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Summary: Mothersí Strong Disapproval of Adolescent Sex Helps Delay First Sexual Intercourse

Perceived maternal disapproval of sexual intercourse, along with mother-child relationships characterized by high levels of warmth and closeness, are important protective factors related to delaying adolescentsí first sexual intercourse.

  • In a study published in the Archives of Pediatrics & Adolescent Medicine, the results from a national longitudinal study of adolescent health were reported. According to the study, numerous psychosocial theories of health behavior, as well as previous research, suggest that the timing of first sexual intercourse is influenced by a broad array of socio-environmental and personal factors. Among the most powerful sources of social influence are parents, siblings, sexual partners, and friends. In regards to parental influences, a review of research highlighted aspects of parent-child relationships that are particularly relevant to adolescentsí sexual risk behaviors. Key relationship factors include parent-child closeness and connectedness, parentsí values about teen sex, and parent-child communication about sex. For this study, researchers aimed to focus on relationships between several potential forms of maternal influence and the timing of adolescentsí first sexual intercourse. This study also focused on three major hypotheses: first, adolescents who perceive maternal disapproval of sexual activity will initiate sexual intercourse later than other adolescents; second, adolescents who feel highly connected to their mothers will initiate sexual intercourse later than others; and third, adolescents who perceive maternal disapproval of sexual intercourse are more likely than others to experience high levels of connectedness to their mothers, and to have mothers who state strong disapproval and talk more frequently with them about sex. The results of the study found that adolescentsí perceptions of maternal disapproval and high levels of mother-child connectedness were directly and independently associated with delays in first sexual intercourse. Adolescents were most likely to perceive maternal disapproval if their mothers reported strong disapproval and if they reported being highly connected to their mothers. The researchers of the study concluded that perceived maternal disapproval of sexual intercourse, along with mother-child relationships characterized by high levels of warmth and closeness, may be important protective factors related to delaying adolescentsí first sexual intercourse.1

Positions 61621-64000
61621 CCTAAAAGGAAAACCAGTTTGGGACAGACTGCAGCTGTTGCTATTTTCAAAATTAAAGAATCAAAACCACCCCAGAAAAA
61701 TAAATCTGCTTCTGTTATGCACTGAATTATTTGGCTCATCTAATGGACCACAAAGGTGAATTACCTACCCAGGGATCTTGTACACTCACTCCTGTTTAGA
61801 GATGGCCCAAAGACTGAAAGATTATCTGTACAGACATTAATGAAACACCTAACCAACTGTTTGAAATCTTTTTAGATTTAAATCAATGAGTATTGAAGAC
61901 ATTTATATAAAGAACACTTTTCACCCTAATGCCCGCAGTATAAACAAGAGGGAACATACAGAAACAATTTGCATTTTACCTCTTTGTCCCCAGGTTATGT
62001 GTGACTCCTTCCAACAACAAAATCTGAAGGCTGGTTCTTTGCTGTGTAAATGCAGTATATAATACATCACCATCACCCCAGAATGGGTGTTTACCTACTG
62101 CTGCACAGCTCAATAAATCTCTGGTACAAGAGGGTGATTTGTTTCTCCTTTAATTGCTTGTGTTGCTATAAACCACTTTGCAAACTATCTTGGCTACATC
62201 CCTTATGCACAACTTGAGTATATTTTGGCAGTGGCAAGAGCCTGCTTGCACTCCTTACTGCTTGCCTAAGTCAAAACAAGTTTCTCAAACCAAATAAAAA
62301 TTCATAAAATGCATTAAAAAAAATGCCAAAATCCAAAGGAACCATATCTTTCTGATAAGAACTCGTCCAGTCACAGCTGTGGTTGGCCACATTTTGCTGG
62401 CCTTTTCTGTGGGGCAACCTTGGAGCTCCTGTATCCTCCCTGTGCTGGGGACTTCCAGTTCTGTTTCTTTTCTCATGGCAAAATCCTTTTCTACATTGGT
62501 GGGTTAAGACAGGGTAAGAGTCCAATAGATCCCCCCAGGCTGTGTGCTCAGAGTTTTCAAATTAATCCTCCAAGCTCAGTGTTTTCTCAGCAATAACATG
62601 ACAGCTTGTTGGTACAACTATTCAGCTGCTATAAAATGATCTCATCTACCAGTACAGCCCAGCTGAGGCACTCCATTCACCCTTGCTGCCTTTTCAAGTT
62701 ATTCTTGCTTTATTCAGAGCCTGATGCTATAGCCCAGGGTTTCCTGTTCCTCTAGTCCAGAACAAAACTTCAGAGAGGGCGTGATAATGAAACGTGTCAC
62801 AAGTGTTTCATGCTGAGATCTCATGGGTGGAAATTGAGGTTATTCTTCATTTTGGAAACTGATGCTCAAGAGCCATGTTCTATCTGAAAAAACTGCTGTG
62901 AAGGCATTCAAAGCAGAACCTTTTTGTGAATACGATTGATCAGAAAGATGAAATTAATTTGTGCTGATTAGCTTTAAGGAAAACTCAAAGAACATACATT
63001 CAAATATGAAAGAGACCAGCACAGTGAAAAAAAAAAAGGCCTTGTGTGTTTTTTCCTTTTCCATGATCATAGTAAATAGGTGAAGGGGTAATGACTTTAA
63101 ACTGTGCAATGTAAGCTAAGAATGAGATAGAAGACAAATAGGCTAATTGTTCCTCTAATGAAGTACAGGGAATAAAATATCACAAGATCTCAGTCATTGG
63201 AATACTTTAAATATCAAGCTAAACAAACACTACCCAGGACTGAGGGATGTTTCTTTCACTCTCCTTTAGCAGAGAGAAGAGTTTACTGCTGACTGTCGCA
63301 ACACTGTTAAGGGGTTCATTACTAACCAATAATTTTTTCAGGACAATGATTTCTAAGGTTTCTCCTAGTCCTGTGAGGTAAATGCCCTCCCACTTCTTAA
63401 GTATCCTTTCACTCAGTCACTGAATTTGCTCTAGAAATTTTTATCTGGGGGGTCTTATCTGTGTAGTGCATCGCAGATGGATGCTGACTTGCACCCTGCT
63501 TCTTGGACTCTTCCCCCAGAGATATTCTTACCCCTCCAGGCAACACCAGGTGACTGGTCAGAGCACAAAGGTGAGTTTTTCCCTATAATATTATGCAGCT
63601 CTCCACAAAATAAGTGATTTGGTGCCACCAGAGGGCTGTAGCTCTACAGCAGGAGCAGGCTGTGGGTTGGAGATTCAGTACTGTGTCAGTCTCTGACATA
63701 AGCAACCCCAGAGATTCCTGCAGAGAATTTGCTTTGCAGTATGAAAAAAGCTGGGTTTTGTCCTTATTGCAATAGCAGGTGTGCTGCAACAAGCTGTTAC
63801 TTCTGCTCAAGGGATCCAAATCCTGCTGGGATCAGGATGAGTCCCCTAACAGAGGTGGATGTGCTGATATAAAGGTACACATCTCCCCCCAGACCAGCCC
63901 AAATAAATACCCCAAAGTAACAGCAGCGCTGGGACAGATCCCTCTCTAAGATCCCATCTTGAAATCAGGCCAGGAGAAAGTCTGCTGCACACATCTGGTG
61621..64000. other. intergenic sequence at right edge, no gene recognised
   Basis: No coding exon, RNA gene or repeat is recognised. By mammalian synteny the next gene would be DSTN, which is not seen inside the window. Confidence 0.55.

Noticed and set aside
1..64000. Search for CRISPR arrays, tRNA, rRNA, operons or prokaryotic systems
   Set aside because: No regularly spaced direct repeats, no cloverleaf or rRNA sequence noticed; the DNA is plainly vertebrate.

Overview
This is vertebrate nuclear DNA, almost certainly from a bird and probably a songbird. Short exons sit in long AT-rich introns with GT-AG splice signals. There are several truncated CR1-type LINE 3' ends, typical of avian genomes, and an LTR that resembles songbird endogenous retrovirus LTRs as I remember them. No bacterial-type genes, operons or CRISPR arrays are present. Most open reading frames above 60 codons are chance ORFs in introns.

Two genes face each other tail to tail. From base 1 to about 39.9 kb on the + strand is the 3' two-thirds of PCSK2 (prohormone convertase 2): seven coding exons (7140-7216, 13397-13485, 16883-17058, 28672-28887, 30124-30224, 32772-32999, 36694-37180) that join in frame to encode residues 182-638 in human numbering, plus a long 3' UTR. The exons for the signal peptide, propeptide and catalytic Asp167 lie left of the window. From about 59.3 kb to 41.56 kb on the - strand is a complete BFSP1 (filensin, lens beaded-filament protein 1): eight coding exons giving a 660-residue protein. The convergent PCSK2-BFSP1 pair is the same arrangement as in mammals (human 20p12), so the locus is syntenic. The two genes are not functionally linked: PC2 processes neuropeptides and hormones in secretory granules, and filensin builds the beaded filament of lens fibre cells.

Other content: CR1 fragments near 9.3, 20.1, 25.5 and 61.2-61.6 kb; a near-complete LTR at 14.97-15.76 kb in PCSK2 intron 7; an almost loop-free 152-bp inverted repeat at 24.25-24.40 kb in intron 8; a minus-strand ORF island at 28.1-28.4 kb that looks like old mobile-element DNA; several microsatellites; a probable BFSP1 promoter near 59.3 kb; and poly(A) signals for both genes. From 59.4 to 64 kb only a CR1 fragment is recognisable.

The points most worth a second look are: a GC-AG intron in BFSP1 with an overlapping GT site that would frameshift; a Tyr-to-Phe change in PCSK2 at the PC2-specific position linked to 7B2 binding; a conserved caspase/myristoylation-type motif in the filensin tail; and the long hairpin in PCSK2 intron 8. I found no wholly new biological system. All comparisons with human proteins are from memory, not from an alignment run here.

1Maternal Expectations, Mother-Child Connectedness, and Adolescent Sexual Debut, Archives of Pediatrics & Adolescent Medicine, Vol. 154, August 2000, pp. 809-816.

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